Tell us about how you got involved in refereeing?
I absolutely love football but would never have been good enough to play at a high level. There were very few girl’s teams around when I was at school, so the opportunities were never really there. I remember going to watch a Durham FA County Cup Final with my Dad and being fixated on the Assistant Referee running up and down the line. “I could do that” I declared, “Well, actually… you can!” he said. Seventeen years on, it turns out he was right!
What do you enjoy about refereeing?
Refereeing is a great way of being involved in football, without actually playing. It’s one of the most fun, frustrating, rewarding and challenging things I have ever done! I think unless you’re actually involved in refereeing, it’s difficult to describe the many highs and lows that you go through as a match official every season. I wouldn’t change it for the world though!
I have been lucky enough to officiate in 8 different countries and experience different cultures, international teams and work with other match officials from across Europe. Refereeing has helped my confidence and made me better equipped to deal with challenging situations in my everyday life. Furthermore, refereeing is a great way of keeping fit! I regularly train with a group of referees in Durham, from Football League, down to grassroots level. We follow referee-specific training plans and encourage and support each other throughout the season and in particular the lead up towards fitness tests.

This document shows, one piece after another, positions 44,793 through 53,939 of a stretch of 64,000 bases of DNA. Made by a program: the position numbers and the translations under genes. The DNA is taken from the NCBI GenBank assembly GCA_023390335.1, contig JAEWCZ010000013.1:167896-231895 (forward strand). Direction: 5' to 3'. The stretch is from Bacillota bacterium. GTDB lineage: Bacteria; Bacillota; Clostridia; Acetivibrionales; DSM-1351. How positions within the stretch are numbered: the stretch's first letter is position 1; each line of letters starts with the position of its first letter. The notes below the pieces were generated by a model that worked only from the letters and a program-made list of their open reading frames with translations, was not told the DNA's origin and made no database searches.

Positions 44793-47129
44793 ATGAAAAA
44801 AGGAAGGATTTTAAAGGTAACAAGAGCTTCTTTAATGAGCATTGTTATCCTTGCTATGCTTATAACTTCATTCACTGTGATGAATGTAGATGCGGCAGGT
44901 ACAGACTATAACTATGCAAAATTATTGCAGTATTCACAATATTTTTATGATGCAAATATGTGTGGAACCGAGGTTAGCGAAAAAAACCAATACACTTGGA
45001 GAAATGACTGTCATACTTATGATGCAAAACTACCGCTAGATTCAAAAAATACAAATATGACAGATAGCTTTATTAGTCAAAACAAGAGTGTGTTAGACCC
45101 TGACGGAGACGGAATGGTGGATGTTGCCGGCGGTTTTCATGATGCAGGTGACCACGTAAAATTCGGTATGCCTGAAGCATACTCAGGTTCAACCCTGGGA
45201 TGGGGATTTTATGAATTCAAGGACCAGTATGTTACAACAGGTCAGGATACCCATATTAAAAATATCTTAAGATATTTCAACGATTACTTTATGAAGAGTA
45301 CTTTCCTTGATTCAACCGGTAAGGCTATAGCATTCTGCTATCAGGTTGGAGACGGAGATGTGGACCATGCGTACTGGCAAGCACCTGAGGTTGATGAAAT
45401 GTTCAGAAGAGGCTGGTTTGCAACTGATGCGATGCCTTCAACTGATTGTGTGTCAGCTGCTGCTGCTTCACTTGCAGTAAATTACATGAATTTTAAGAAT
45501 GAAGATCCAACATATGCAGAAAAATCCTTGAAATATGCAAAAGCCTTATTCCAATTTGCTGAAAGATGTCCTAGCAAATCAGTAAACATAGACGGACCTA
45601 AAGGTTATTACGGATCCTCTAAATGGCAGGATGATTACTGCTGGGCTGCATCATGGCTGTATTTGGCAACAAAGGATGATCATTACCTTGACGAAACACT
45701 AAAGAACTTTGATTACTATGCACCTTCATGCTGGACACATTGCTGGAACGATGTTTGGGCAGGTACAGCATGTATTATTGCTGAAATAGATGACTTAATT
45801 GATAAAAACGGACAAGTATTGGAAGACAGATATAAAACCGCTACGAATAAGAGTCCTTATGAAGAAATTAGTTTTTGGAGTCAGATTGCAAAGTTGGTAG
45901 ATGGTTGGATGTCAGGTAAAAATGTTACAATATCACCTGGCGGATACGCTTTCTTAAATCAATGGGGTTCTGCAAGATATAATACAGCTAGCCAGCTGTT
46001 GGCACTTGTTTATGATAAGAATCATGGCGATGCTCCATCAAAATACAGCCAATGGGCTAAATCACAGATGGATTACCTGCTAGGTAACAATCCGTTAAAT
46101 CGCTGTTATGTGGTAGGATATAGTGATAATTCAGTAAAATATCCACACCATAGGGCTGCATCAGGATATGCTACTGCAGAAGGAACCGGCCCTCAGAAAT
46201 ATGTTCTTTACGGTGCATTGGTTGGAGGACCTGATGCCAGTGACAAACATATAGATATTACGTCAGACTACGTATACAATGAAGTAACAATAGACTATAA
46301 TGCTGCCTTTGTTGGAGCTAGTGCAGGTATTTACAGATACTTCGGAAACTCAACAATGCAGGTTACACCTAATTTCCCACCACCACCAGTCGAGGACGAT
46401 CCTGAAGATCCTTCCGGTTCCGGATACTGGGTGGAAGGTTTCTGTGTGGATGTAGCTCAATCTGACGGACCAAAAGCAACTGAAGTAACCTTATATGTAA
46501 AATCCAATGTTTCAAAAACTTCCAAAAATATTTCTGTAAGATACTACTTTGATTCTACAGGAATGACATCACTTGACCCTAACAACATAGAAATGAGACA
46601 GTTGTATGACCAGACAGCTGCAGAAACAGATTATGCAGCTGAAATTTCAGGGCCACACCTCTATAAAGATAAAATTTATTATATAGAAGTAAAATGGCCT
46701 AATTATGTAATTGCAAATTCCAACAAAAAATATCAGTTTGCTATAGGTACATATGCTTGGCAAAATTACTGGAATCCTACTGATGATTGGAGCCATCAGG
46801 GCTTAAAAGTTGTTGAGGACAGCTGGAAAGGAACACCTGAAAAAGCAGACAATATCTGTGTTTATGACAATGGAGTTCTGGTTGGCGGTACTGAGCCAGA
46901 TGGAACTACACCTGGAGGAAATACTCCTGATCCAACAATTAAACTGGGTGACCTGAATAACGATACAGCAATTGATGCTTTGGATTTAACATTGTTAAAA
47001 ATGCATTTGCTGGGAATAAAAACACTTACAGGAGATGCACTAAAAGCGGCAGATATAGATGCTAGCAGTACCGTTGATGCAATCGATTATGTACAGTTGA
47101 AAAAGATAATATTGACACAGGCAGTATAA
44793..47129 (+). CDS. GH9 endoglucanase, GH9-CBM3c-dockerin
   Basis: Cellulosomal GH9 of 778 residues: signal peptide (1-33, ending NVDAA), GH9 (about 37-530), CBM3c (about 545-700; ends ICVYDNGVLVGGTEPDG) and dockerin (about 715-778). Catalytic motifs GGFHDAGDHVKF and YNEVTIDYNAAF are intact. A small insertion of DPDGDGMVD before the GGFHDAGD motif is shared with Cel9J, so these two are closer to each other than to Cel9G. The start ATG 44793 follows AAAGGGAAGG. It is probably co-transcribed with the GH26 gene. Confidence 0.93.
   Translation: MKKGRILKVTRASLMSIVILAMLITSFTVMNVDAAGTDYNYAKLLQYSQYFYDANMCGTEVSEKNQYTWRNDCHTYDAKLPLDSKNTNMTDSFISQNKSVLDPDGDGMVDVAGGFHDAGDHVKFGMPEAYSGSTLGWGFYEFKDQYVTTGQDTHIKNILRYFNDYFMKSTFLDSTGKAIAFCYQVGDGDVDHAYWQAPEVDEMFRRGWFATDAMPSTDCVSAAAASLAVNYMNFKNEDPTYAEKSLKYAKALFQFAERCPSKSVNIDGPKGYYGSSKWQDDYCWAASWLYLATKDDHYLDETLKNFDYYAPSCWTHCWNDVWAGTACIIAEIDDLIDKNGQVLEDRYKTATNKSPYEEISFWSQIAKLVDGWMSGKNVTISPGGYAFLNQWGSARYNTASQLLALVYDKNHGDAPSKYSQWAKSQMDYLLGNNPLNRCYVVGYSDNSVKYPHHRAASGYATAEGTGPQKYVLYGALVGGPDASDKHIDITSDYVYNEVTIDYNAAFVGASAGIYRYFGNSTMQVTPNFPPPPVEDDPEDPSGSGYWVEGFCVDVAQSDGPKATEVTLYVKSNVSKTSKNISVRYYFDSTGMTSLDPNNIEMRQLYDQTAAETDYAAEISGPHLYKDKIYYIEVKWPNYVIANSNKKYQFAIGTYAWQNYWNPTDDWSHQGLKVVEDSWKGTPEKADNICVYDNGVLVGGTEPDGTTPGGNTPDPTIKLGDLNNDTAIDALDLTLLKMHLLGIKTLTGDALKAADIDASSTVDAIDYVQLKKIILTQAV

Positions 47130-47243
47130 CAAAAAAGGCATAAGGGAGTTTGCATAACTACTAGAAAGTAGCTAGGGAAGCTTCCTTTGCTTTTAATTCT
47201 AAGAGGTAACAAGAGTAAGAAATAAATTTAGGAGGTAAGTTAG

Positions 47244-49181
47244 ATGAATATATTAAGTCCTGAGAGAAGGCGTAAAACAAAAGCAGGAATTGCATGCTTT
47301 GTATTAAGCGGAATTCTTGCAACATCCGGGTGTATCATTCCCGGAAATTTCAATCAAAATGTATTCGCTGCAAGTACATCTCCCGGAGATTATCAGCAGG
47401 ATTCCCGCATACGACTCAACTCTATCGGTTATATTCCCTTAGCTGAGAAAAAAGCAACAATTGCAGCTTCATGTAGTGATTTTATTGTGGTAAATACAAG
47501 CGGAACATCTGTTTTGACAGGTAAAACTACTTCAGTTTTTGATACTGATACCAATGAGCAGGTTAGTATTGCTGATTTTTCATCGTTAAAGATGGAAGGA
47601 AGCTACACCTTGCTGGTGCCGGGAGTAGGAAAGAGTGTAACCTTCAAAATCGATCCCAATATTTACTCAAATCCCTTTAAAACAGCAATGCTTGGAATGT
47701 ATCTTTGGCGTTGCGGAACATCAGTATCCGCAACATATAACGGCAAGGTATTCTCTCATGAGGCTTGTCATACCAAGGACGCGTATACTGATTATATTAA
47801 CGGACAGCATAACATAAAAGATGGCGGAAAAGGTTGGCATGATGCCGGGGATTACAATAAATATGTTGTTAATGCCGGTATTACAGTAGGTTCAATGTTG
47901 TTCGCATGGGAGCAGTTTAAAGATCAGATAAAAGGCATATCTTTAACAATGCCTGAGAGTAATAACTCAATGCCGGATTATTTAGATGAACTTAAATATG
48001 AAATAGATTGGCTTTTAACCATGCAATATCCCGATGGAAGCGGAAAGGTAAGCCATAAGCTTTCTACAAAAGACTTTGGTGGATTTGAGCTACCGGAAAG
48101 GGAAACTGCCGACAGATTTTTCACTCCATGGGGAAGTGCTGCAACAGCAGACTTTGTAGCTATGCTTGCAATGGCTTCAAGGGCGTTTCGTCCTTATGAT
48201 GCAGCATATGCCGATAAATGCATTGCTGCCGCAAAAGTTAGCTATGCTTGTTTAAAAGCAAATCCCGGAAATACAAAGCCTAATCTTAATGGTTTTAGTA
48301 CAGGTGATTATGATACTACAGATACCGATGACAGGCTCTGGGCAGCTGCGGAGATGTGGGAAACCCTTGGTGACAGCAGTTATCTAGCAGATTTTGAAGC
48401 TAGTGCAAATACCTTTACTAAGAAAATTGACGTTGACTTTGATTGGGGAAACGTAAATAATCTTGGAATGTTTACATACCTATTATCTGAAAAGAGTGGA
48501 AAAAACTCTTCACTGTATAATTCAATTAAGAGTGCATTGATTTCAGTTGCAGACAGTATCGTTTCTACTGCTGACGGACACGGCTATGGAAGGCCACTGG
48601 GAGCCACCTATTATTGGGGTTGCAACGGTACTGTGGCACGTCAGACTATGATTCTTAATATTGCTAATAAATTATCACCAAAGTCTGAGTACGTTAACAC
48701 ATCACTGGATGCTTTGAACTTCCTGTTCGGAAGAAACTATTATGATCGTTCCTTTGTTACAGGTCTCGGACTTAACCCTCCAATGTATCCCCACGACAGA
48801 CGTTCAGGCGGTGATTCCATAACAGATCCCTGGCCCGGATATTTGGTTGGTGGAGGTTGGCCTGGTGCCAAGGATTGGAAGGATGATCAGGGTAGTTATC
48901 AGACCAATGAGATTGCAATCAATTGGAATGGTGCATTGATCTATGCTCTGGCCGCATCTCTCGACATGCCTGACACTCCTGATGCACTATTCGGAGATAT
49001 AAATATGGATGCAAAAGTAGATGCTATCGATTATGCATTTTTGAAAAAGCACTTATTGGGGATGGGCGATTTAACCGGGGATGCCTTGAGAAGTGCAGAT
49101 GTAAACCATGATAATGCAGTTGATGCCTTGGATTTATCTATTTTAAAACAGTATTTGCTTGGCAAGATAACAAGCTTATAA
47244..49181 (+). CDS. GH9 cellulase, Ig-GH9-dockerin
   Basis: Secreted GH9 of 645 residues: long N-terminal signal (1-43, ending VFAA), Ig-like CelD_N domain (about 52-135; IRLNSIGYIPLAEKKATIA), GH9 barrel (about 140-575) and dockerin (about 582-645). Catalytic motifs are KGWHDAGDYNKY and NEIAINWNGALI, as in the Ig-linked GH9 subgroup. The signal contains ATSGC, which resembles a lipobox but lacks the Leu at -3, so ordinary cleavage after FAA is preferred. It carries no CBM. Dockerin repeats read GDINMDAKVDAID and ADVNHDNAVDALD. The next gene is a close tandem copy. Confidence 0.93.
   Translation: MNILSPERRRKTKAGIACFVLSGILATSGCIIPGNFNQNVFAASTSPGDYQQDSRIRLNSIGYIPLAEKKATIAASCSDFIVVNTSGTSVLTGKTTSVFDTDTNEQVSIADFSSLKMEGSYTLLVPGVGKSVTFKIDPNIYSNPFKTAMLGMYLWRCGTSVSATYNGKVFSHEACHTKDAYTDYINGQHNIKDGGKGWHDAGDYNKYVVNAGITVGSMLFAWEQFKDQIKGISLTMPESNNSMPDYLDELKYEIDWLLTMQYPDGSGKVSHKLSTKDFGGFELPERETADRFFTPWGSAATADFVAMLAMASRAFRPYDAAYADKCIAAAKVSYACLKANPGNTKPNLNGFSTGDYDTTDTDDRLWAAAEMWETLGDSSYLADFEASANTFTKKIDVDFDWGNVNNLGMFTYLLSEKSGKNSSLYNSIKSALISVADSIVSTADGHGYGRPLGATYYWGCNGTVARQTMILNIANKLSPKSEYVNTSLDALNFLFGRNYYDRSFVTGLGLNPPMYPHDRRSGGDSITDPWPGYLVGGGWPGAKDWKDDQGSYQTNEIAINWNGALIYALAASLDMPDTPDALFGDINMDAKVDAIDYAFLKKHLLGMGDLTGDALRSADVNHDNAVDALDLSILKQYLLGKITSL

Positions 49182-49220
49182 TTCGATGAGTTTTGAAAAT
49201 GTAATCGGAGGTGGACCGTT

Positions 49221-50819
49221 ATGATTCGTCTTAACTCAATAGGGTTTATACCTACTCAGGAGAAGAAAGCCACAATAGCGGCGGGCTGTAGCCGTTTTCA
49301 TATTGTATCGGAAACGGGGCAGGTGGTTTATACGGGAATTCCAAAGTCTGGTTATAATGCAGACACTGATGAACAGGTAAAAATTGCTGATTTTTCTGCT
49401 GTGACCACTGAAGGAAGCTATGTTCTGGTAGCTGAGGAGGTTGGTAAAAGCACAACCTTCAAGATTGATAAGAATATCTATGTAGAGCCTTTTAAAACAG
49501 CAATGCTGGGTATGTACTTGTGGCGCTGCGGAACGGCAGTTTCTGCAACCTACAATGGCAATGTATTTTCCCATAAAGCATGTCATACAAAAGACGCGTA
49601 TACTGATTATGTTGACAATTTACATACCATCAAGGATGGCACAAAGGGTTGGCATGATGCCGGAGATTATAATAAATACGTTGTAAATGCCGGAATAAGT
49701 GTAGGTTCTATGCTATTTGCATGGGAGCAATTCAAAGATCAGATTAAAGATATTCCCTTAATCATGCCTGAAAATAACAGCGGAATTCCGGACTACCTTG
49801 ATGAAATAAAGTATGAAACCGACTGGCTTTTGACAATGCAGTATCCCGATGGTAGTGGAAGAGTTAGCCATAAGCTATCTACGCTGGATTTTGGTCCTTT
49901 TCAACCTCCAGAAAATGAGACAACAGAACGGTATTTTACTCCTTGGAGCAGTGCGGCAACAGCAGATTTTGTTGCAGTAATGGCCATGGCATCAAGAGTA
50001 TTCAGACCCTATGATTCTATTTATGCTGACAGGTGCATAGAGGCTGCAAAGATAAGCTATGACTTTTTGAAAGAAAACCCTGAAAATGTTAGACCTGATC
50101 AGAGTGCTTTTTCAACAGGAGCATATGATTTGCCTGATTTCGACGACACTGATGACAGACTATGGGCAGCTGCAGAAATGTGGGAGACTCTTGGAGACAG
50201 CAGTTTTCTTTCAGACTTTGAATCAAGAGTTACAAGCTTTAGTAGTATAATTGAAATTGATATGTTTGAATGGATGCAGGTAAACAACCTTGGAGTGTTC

I love helping others and perform duties as a coach and mentor to female referees who have just started out on their refereeing journey. Since 2013 I have ran the North East Women Referee Development Group, which allows female referees from Durham, North Riding and Northumberland to meet up throughout the season and receive in-service training, whilst also having the opportunity to network with other female match officials in the area.
The biggest thing I have taken from refereeing however, is friendship! I have met some of the absolute best people through refereeing, people who will be friends for life. The camaraderie, confelicity and support received from fellow referees is second to none and I’m really proud to be part of the refereeing family.
What are your greatest achievements in refereeing so far and why?
I have been fortunate enough to have been appointed to a number of high profile matches during my refereeing career. This includes The FA Women’s Cup Final on two occasions, the first as an Assistant Referee in 2012 at Bristol City’s Ashton Gate and more recently as Fourth Official in 2017 at Wembley Stadium.
At the end of last season, I was honoured to be appointed as Referee for The FA Women’s Super League Continental Cup Final (Chelsea FCW vs Arsenal WFC), which was played at Nottingham Forest in front of almost 7000 spectators. When I completed my referee’s course at Durham FA all those years ago, I never dreamed that these kind of achievements were even a possibility for me.
What is your best memory in refereeing?